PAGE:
Happy Lucky Dragon Win
PUBLISHED : Monday, 19 May, 2014, 7:45pm
UPDATED : Tuesday, 20 May, 2014, 6:45pm

Will to win sets Hong Kong pair apart

BIO

Australian journalist Michael Cox had considerable experience as a writer and radio broadcaster in his homeland, covering thoroughbred and harness racing as well as other major sports, before making the move to the Post in 2011. Michael has adapted seamlessly to writing and reporting on Hong Kong racing and his blog, Happy Lucky Dragon Win, has become a popular feature of the Post’s online coverage.
 

“A horse gallops with his lungs, perseveres with his heart and wins with his character,” said Italian thoroughbred breeder Federico Tesio, and there aren’t many better examples than the gutsy pair that covered themselves and Hong Kong in glory in Singapore on Sunday night.

There are more glamorous, naturally talented and physically gifted horses than two-time KrisFlyer International Sprint hero Lucky Nine and Singapore International Airlines Cup victor Dan Excel, but there are very few that show the same tenacity and will to win.

Both seem underrated in their own way – as much as multiple Group One winners can be – maybe because they grind more often than they dash away by big margins, and seem to be constantly fighting some sort of adversity.

On Sunday night at Kranji both did far more than grind – they smashed their rivals, making the most of good draws.

Lucky Nine has now won seven Group Ones, more than any sprinter since Silent Witness. Sacred Kingdom won six, but if you asked the average race fan, or ratings expert for that matter, “who was the better horse?”, nine out of 10 would say Sacred Kingdom.

If you lined them up on their best day, Sacred Kingdom probably wins and he was sprinter of the year on four straight occasions. But those types of comparisons are better left until both horses are retired, and Lucky Nine is, remarkably, still going and zoomed past Sacred Kingdom’s career earnings with a second in the Sprint Cup, before adding another HK$3 million over the weekend to edge past HK$50 million in prizemoney.

When you watch Lucky Nine and Dan Excel extend to the finishing post, it’s hard not to believe they know what they are born to do

If anyone ever needed proof that a racehorse wins with its character, Lucky Nine is example A. He suffers from exercise-induced pulmonary haemorrhaging. A lot of horses do, but Lucky Nine is particularly predisposed to the condition.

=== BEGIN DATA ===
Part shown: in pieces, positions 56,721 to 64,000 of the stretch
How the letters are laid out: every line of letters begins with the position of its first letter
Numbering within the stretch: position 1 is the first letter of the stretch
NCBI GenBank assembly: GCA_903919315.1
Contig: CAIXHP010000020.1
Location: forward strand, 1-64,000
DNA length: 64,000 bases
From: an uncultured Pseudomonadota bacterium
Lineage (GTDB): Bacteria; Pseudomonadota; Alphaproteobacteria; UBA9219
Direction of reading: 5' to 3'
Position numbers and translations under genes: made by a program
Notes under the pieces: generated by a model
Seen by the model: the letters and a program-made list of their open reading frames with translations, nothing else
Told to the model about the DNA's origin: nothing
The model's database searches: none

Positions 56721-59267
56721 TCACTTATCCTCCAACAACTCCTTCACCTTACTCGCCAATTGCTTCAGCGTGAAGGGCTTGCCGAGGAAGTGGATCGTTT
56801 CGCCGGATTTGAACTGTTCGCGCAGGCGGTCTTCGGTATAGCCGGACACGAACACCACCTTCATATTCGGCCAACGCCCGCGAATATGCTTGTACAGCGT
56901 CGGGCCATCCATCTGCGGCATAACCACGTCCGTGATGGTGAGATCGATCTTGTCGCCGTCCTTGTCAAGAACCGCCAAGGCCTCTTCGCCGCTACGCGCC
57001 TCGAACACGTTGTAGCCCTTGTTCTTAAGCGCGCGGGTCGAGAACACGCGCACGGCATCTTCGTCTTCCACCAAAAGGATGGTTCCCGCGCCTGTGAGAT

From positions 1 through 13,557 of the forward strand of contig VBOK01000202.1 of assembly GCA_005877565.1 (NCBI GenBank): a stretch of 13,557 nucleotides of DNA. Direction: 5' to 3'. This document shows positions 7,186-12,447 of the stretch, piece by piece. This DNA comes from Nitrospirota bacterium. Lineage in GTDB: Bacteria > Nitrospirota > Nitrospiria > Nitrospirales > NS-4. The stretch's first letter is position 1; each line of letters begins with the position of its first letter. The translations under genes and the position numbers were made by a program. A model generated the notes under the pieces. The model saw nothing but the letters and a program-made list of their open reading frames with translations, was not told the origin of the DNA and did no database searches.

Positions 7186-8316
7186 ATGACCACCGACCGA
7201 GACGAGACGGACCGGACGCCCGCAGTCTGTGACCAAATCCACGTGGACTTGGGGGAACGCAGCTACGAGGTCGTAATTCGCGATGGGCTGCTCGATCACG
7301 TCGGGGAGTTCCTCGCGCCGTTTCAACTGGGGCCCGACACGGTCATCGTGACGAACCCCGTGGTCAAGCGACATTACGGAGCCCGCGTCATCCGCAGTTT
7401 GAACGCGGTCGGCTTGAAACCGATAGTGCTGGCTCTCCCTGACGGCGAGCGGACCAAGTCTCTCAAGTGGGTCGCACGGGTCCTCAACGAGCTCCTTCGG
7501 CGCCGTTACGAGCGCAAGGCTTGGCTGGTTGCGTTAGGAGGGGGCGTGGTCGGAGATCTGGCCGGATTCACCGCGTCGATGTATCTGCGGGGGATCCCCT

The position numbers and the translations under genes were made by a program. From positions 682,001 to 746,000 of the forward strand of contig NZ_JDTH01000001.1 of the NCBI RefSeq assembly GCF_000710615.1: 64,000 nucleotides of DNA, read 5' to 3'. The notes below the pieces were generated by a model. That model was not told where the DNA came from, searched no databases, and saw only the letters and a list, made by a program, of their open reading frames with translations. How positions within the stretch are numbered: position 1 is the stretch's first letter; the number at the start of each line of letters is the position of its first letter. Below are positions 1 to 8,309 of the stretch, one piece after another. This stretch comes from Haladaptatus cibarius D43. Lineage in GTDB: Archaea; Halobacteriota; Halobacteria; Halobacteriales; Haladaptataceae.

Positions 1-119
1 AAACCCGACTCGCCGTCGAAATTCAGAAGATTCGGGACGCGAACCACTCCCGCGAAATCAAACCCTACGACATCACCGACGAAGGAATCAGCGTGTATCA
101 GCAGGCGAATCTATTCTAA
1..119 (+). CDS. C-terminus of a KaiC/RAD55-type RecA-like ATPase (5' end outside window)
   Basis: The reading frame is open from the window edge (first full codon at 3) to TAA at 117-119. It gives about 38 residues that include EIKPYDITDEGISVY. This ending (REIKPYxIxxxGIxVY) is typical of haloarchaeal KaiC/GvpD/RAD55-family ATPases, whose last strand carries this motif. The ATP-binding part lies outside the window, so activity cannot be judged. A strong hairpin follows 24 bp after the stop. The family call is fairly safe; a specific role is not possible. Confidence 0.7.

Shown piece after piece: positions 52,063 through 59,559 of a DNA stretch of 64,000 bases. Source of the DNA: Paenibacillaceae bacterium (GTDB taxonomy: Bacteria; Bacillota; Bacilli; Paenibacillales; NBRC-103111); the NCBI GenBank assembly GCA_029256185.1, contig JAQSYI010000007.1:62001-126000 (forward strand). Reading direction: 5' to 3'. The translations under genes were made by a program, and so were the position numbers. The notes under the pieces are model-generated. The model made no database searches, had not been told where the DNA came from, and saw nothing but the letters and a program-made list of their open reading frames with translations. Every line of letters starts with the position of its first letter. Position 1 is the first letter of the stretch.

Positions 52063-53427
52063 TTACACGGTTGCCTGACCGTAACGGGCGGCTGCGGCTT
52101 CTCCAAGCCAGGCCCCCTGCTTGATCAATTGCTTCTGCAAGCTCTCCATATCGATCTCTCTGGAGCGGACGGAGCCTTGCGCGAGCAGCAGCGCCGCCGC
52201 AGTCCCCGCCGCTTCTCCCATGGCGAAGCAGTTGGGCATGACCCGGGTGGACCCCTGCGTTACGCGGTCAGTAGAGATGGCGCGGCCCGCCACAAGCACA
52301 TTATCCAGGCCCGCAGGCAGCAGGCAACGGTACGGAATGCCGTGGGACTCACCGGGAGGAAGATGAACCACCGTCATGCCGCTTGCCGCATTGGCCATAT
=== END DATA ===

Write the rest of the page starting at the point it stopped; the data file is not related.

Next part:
To put it bluntly, the seven-year-old’s lungs are susceptible to bleeding when he exerts himself fully, so galloping with lungs like that must be limiting. It is a condition that seems to strike many “triers” – but maybe normal horses just stop trying when it happens.

There’s also the fact Lucky Nine’s feet are so fragile he sometimes cannot wear regulation, nailed-on shoes and requires special glued-on plates, or remedial footwear-like bar plates.

Dan Excel, meanwhile, has always seemed half a run behind in a preparation, has been disadvantaged by bad barriers or unsuitable tactics, race scheduling and has existed in the shadow of stablemate Military Attack, but has still consistently punched above his weight.

When he won the Champions Mile last season critics had it marked down as a soft win, on a leader-biased track against weak opposition. Even after finishing runner-up to Military Attack in Singapore 12 months ago, a string of big-race placings and another enormous run in this year’s Champions Mile, it still took some lobbying from owner David Boehm to convince Singapore Turf Club officials to grant the six-year-old a place in the field. It seems absurd now that they even needed some arm twisting – it won’t be required next time.

Dan Excel might even be underrated in his own stable. While teacher’s pet Military Attack gets the kid glove treatment, Dan Excel has always been a round peg in the square hole of Hong Kong’s limited race schedule.

But Dan Excel just turns up and goes to work. It was telling this week that while Military Attack made a nuisance of himself by dumping a trackwork rider and showing a general reluctance to anything asked of him with much vigour, Dan Excel went to another level after months of hard racing. He led the way in work and looked as strong as on day one of the season.

What Lucky Nine and Dan Excel show us is that these horses don’t compete because they are scared, or forced to – there’s no other way to do what they do than wanting to push through the pain barrier at a deep, perhaps instinctual, level.

Perhaps it’s romanticising, or projecting human qualities on to an instinctive animal, but when you watch Lucky Nine and Dan Excel extend to the finishing post, it’s hard not to believe they know what they are born to do.

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